National Catholic Reporter

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The Vatican & The Media

The Vatican is probably thinking that it doesn’t matter what it does, it can’t get a break from bad press coverage. There is something to this: As I have argued earlier, the coverage of Pope Benedict’s role in the sex abuse crisis, especially that in the New York Times, has been tendentious, with alarming lede paragraphs and subsequent quotes and documents that are markedly less conclusive and evidentiary than anything that would warrant such an inflammatory lede.

That said, the Vatican seems to be quite capable of shooting itself in the foot with no help from the Times. News reports indicate that the Congregation for the Doctrine of the Faith is set to issue new guidelines for the handling of clergy sex abuse cases and that, those same guidelines will also deal with other matters, such as the canonical penalties visited upon those who attempt to ordain women. This is a trainwreck.

Let us set aside the issue of the ordination of women. Let us also set aside whether the new regulations, which apparently will apply to the universal church the guidelines adopted by the U.S. bishops in 2002, are sufficient. Let us only consider how this will play in the media. Instead of headlines like “Pope Cracks Down on Sex Abuse” we are already seeing headlines that read, “Ordaining Women = Raping Children.” Now, this latter headline is not exactly accurate. The CDF document will not equate ordaining women with raping children, although it will view both as a sin against the sacrament of orders. We do not denounce the U.S. Criminal Code because it creates sanctions against both insider trading and murder. That does not mean “Insider Trading = Murder.”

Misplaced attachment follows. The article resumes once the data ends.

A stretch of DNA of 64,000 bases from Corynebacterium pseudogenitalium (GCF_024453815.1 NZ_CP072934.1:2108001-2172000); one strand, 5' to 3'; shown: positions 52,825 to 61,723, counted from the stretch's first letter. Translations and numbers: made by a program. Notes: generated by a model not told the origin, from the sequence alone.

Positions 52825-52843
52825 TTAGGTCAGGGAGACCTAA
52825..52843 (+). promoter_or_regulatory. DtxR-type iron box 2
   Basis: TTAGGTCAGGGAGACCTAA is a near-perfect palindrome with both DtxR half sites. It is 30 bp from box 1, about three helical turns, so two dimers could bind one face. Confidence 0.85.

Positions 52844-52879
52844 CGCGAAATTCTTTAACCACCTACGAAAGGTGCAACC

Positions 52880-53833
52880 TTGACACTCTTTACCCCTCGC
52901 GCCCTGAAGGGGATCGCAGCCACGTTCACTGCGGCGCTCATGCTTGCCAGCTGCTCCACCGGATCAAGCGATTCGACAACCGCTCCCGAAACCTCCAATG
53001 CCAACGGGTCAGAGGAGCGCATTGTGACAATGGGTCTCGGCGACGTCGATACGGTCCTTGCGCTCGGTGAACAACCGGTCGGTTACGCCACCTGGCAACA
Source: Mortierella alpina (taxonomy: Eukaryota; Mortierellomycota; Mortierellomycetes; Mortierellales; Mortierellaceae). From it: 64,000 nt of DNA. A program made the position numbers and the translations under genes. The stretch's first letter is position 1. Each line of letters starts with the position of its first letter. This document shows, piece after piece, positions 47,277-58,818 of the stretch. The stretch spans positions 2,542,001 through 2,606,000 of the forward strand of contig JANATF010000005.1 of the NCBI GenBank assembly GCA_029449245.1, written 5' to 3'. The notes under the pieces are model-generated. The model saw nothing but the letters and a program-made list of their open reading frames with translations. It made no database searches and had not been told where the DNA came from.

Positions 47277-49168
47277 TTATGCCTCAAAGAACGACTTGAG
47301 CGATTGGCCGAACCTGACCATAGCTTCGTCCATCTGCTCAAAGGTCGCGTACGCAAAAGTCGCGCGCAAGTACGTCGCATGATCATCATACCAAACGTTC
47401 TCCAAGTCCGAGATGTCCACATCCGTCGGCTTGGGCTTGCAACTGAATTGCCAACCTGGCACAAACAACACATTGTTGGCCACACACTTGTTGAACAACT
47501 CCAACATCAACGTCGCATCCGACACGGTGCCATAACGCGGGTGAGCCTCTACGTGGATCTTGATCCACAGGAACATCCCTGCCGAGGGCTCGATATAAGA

But, the leadership of the Church should be alert enough to recognize that the sex abuse crisis must be faced on its own merits, and that not just the press, but the people in the pews, want more vigorous, and especially more accountable and transparent, procedures for dealing with the problem. Why introduce any other issue? Why muddy the waters? Again, if you think it is entirely appropriate for the Vatican to crack down on women’s ordination, and even if you believe that an attempt to ordain women is a flagrant an offense to the sacrament of orders as the abuse of children, you can see how badly this conflation of the two issues will play among a press corps that has never taken a course in sacramental theology.

This raises a more difficult question. Should the Vatican care what the press does? Do we want the Pope and the cardinals figuring out public relations’ strategies? Whether they like it or not, the media is not only how the Church’s statements and decision will be communicated to the world, it is how they will be communicated to fellow Catholics. And, that is why the Vatican must take greater care with how its decisions will play in the media.